Study shows value of optical coherence tomography in estimating carcinoma thickness

May 1, 2007

Scottsdale, Ariz. - A pilot study done by researchers at the Mayo Clinic here has found that optical coherence tomography is as effective as routine histopathologic techniques for estimating the superficial thickness of basal cell carcinomas, HealthDay News reports.

Scottsdale, Ariz. - A pilot study done by researchers at the Mayo Clinic here has found that optical coherence tomography is as effective as routine histopathologic techniques for estimating the superficial thickness of basal cell carcinomas, HealthDay News reports.

According to the study, reported in the April issue of Dermatologic Surgery, the research team reviewed 20 optical coherence tomography images of histopathologically confirmed basal cell carcinoma and used a computer-generated depth scale to measure the cancer’s depth. Investigators compared the results with direct measurements of tumor thickness made with a microscope micrometer. The researchers found there was excellent correlation between optical coherence tomography and routine histopathological tests for all 20 sites, to a depth of about 1 millimeter, and that the correlation was consistent for several different types of basal cell carcinoma.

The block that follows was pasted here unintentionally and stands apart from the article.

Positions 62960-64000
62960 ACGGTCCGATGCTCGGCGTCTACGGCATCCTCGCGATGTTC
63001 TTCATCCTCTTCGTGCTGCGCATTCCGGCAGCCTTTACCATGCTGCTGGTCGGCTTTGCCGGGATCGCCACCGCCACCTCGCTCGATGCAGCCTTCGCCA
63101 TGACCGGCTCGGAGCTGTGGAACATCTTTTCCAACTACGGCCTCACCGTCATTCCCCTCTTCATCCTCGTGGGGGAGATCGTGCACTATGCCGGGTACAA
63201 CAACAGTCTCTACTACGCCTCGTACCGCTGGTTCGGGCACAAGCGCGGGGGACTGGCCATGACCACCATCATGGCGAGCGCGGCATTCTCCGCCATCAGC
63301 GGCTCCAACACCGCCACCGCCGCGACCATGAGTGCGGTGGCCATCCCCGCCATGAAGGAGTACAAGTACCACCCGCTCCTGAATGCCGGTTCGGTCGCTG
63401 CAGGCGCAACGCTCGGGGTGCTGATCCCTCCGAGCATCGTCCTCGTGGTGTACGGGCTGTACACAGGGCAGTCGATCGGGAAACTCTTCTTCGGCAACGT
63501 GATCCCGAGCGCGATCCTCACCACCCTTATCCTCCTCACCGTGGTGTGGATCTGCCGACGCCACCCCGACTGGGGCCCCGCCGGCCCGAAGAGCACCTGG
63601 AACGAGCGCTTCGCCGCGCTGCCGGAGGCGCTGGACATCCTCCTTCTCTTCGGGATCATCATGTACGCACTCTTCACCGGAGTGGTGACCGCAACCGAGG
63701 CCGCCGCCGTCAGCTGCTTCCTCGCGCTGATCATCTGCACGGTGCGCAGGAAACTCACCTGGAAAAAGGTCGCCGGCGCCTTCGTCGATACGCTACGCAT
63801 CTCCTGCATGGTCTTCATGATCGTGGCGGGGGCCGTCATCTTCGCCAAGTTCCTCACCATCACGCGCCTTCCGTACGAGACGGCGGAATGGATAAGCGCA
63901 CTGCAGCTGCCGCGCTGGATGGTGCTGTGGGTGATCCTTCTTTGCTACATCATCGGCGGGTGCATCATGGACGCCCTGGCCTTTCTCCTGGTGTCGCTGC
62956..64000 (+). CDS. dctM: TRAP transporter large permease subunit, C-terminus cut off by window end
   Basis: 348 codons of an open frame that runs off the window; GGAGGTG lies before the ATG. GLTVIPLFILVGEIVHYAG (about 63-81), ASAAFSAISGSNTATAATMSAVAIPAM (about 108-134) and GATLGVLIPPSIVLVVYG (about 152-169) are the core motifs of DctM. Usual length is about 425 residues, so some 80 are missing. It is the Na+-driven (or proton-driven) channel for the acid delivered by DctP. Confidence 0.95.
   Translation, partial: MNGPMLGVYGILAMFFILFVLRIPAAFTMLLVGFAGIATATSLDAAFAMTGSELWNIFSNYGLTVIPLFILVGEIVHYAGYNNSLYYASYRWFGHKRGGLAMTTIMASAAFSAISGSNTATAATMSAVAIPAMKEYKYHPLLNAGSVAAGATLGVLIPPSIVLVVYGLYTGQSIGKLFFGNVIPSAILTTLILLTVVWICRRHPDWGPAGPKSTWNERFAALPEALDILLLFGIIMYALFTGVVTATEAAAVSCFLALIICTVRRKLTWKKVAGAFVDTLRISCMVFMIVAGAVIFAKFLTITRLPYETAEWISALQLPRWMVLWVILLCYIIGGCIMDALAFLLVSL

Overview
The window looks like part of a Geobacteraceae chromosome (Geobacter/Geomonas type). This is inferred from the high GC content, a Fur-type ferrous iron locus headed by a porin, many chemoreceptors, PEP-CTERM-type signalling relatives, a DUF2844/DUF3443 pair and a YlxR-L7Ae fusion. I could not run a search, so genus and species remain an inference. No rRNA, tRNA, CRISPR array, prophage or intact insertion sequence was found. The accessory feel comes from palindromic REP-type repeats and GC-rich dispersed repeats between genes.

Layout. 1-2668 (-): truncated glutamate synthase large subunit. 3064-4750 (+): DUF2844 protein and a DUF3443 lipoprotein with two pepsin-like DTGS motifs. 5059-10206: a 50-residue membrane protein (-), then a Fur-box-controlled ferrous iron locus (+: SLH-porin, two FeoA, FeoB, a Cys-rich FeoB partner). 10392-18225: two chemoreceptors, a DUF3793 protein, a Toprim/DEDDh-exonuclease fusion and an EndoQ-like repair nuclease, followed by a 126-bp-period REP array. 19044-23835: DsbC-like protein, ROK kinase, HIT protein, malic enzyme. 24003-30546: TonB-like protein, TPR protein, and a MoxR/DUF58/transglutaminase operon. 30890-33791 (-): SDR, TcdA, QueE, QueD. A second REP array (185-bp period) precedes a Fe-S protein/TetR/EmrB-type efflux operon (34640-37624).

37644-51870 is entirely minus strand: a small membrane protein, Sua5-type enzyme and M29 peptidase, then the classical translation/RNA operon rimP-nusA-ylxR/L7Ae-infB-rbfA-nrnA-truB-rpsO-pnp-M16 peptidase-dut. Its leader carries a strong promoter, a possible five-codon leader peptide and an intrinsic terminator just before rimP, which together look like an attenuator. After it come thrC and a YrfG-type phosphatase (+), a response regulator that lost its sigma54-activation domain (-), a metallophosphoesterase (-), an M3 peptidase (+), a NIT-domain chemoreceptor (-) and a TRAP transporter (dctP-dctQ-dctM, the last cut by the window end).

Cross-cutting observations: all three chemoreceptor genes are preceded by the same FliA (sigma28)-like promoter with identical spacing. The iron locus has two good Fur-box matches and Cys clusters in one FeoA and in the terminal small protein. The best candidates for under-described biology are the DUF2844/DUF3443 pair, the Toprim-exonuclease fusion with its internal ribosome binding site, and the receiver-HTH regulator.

“Our observations in this pilot study indicate that the current level of resolution of optical coherence tomography imaging seems adequate for triaging patients with basal cell cancer to medical or surgical management,” the authors write. “The superficial nature of thin cancers is easily identified by optical coherence tomography. Thus, it is conceivable that this technique could be used in the office setting to stage the depth and pathologic subtype of basal cell cancer.”

One of the study’s authors was the CFO of Lightlab Imaging Inc., which provided the equipment used in the study.